Get Kids Outside

Last week I canceled Ski club. Organizers also canceled most of  Winterfest.

Not for extreme cold or lack of snow, but because of the protest at the Capitol.

It’s been a surreal week.

On Wednesday, Superintendent Nerad closed Madison schools because so many teachers called in sick.

On Thursday, many other principals closed schools due to teacher sick-outs. I canceled ski club because we had no kids to take.

On Friday, schools remained closed and people continued to swarm the Capitol in growing numbers. Organizers canceled Winterfest which was to take place around the Capitol on Saturday and Sunday. A few events moved to the Memorial Union.

Since I had planned to take kids to Winterfest, we went to the Union instead. To avoid traffic headaches, we rode the bus. This was quite the adventure for the kids. Little did we know that we’d be crammed on a bus…

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What goes down must come up: Life lessons learned while skiing

What goes down...

Learning to ski is a humbling experience.

Fall, get up. Fall, get up.
Poles and skis slip and slide and get tangled up in the weirdest of ways.

That’s  pretty much how it goes for first-timers,
especially as they learn to maneuver hills.

I can’t think of a better metaphor for life.
If kids can get past the initial frustrations, they learn so much. That’s why we ask kids to make an 8-week commitment to ski club. That way, they have to work through their frustration. The end result is always a joyful celebration on the last day.

In the mean time, there’s more agony of defeat than the thrill of victory, but the victory is so very sweet.

Check out these photos from this week’s lesson at Black Hawk Ski Club. They really do say it all.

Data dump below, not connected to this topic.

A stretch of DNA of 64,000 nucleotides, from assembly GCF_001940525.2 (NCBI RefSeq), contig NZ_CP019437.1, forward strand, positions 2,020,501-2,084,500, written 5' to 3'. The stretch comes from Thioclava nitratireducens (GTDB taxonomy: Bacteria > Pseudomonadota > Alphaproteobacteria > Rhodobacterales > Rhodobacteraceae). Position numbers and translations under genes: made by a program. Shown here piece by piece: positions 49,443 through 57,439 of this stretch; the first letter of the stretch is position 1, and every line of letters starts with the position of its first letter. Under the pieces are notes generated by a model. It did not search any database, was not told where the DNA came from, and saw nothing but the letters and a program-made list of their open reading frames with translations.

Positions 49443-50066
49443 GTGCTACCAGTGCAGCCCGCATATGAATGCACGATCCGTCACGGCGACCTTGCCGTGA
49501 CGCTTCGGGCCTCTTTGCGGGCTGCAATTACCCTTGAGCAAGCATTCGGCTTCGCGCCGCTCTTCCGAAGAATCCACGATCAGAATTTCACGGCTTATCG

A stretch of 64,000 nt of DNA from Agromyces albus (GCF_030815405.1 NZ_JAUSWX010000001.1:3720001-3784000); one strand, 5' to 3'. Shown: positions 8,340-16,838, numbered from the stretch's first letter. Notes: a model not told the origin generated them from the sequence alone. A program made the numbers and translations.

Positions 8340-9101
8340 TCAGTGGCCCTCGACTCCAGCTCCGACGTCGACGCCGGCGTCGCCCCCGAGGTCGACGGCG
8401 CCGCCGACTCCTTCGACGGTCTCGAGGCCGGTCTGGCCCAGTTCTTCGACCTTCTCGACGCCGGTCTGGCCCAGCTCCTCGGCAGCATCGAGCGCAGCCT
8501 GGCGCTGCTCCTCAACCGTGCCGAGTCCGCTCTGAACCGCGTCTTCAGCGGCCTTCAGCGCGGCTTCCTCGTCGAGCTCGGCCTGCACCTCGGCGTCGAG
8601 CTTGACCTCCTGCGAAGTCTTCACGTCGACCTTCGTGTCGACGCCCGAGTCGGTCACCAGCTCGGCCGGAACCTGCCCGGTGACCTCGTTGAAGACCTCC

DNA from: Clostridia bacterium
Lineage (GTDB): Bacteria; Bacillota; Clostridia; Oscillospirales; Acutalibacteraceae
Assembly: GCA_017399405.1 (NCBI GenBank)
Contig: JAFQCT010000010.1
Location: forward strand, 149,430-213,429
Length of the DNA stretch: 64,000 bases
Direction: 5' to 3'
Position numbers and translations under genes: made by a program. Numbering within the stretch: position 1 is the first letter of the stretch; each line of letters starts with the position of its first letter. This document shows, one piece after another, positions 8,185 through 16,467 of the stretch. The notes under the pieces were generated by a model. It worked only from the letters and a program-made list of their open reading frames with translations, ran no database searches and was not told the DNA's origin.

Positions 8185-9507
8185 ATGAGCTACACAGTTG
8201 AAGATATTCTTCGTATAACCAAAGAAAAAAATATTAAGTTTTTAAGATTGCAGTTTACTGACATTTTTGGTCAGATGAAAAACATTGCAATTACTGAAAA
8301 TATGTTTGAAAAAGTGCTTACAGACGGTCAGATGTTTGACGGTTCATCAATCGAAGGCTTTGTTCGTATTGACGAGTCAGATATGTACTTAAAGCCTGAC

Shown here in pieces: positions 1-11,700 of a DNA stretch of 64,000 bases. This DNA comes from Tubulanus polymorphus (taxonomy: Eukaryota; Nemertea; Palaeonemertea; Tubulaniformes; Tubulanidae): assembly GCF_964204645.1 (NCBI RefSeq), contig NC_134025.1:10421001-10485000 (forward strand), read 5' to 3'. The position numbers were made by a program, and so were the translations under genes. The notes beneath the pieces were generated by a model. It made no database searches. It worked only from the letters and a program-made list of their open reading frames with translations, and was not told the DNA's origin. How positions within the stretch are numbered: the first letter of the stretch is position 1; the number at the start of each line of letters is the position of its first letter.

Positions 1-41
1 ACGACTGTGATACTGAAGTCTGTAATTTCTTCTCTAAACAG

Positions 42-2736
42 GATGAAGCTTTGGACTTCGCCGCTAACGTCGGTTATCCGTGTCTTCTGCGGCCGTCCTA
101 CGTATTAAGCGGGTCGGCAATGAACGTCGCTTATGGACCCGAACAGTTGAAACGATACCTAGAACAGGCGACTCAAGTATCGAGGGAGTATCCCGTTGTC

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From warming hut to Prairie-style palace: Tenney Park Shelter

Story and photos by Diane Schwartz on Thursday 01/26/2012, Isthmus Newspaper 

  • The Tenney Park lagoon is frequently called Madison’s prettiest place to skate. Shaped like an uneven horseshoe, surrounded by trees and crossed by graceful arched bridges, it’s a setting reminiscent of a Currier and Ives painting. But until recently, the warming shelter was a dark and gloomy no-frills building built in 1958 and beginning to decay.
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All eyes on the eagles: Eagle Days 2012

Cashel Nelson, 8, looks through a scope at the eagle overlook in Prairie du Sac during Bald Eagle Watching Days 2010 while his friend from Madison's Goodman Community Center Qarly Haywood, 8, awaits her turn.By Jeremiah Tucker, Sauk Prairie Eagle.

Now one of the longest-running events of its kind in the state, Sauk Prairie’s Bald Eagle Watching Days began life as a token of thanks from the state to eagle-deprived volunteers.

Randy Jurewicz, a retired biologist with the Wisconsin Department of Natural Resources, helped organize the first official Eagle Watching Days in Sauk Prairie 25 years ago. The event, he said, grew out of a national census of eagles organized by the National Wildlife Federation.